May 9, 2024 3:03 pm

Insert Lead Generation
Nikka Sulton

The Bank of England has decided to keep interest rates steady at 5.25%, maintaining them at their 16-year high. However, there are hints that rate cuts could be on the horizon, providing potential relief for borrowers struggling with mortgage payments.

Despite signs that inflation may be stabilising, the Monetary Policy Committee opted to maintain the base rate. Nonetheless, the fact that two out of nine members voted for a 0.25 percentage point reduction suggests a potential shift in policy direction.

This decision has raised hopes among some that the burden on mortgage payers may soon be alleviated. However, the committee’s choice to keep rates unchanged indicates a cautious approach amid ongoing economic uncertainties.

The possibility of rate cuts in the near future offers a glimmer of hope for those grappling with mortgage payments. Yet, the committee’s decision reflects a balanced approach, considering various economic factors before making any significant policy changes.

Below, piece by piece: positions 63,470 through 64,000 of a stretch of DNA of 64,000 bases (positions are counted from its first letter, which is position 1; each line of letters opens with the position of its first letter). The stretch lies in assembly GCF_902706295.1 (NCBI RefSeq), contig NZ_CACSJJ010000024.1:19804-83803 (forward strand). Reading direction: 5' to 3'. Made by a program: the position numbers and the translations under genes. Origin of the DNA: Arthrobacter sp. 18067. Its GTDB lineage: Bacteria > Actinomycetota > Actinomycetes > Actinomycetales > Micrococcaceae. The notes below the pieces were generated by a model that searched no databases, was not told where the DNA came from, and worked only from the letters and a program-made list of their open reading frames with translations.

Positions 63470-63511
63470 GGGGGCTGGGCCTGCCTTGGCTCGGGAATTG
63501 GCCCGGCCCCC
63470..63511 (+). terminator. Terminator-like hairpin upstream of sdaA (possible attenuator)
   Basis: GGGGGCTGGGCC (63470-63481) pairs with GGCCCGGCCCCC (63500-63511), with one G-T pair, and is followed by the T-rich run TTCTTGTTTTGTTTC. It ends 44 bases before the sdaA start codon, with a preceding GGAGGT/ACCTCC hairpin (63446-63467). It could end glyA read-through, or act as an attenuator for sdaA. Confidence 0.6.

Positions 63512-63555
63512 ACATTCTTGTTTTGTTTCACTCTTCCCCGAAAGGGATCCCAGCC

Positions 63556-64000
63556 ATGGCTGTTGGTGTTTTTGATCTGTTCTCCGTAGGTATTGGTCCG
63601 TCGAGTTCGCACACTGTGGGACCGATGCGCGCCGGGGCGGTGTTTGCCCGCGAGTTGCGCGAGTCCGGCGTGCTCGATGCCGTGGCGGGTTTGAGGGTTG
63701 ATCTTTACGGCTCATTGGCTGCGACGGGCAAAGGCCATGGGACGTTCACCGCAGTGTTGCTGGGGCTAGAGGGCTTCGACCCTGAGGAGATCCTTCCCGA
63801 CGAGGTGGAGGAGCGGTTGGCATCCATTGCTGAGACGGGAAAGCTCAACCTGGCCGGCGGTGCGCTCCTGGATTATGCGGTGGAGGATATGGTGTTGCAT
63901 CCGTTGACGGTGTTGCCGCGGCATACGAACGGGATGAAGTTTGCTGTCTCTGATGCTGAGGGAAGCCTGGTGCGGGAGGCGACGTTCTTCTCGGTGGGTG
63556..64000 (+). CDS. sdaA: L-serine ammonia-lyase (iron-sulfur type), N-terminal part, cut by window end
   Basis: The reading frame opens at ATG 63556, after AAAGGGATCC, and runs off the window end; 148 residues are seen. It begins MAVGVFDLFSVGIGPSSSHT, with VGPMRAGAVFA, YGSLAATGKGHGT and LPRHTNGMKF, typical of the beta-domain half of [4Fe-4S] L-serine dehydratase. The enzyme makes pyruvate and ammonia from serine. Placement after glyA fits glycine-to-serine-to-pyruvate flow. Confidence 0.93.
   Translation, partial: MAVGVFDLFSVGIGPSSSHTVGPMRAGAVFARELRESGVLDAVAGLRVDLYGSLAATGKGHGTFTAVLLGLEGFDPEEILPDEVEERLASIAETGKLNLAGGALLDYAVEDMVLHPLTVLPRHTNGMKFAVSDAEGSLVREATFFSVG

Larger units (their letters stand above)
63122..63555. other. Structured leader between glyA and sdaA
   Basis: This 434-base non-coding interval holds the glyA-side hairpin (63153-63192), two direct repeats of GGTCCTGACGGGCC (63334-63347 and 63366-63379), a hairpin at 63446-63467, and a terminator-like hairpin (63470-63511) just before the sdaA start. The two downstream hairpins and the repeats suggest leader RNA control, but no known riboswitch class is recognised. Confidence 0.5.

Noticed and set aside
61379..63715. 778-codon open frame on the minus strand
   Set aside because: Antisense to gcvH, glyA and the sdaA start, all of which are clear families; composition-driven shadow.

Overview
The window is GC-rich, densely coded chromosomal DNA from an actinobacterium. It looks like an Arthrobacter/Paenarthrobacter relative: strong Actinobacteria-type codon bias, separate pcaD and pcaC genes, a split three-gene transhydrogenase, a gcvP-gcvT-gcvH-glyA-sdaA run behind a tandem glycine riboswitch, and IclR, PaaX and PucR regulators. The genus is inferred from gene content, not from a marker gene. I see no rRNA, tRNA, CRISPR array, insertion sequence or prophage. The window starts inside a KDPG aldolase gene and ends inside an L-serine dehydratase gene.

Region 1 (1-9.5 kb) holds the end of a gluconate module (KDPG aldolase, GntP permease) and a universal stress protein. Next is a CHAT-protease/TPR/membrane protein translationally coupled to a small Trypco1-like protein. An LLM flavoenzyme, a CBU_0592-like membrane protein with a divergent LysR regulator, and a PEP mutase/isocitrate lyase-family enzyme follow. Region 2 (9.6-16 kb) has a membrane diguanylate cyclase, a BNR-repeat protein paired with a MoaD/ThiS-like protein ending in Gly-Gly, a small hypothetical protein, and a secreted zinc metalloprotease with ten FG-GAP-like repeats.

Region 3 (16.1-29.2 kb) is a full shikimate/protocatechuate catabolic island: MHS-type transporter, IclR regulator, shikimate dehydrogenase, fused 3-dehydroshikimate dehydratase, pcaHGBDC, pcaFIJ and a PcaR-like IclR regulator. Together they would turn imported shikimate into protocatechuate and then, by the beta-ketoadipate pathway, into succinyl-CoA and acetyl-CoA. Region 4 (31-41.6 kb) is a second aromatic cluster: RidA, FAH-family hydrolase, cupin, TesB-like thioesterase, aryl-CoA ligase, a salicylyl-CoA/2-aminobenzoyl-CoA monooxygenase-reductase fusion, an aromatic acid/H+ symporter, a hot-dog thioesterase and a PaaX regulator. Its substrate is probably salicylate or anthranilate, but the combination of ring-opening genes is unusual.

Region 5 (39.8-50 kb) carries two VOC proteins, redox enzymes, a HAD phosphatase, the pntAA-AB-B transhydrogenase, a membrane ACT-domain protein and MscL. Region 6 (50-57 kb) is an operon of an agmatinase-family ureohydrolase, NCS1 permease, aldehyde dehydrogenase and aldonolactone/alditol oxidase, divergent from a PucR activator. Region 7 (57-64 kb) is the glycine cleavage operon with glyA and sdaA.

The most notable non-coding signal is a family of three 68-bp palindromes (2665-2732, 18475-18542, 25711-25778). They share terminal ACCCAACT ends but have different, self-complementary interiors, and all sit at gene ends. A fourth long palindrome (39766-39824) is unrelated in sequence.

Governor Andrew Bailey indicated during a press conference that a rate cut next month is under consideration, stating it’s neither ruled out nor certain. He hinted that any reductions could be more significant than anticipated by the markets.

Minutes from the MPC meeting highlighted the committee’s belief that the UK doesn’t necessarily have to wait for the US to commence rate adjustments. This comes after the Fed downplayed the likelihood of any moves before year-end.

Mr. Bailey expressed optimism regarding the current situation, citing encouraging developments in inflation. He anticipates inflation nearing the 2% target over the next few months but emphasizes the need for further evidence of sustained low inflation before considering rate cuts.

The Bank’s decision next month will hinge on economic data, including GDP estimates and inflation figures. These indicators will play a crucial role in determining whether the Bank decides to implement any changes in interest rates.

Chancellor Jeremy Hunt acknowledged Mr. Bailey’s message, emphasizing the Bank’s independent decision-making process. While he welcomed Mr. Bailey’s optimism, he reiterated the importance of certainty before any action is taken.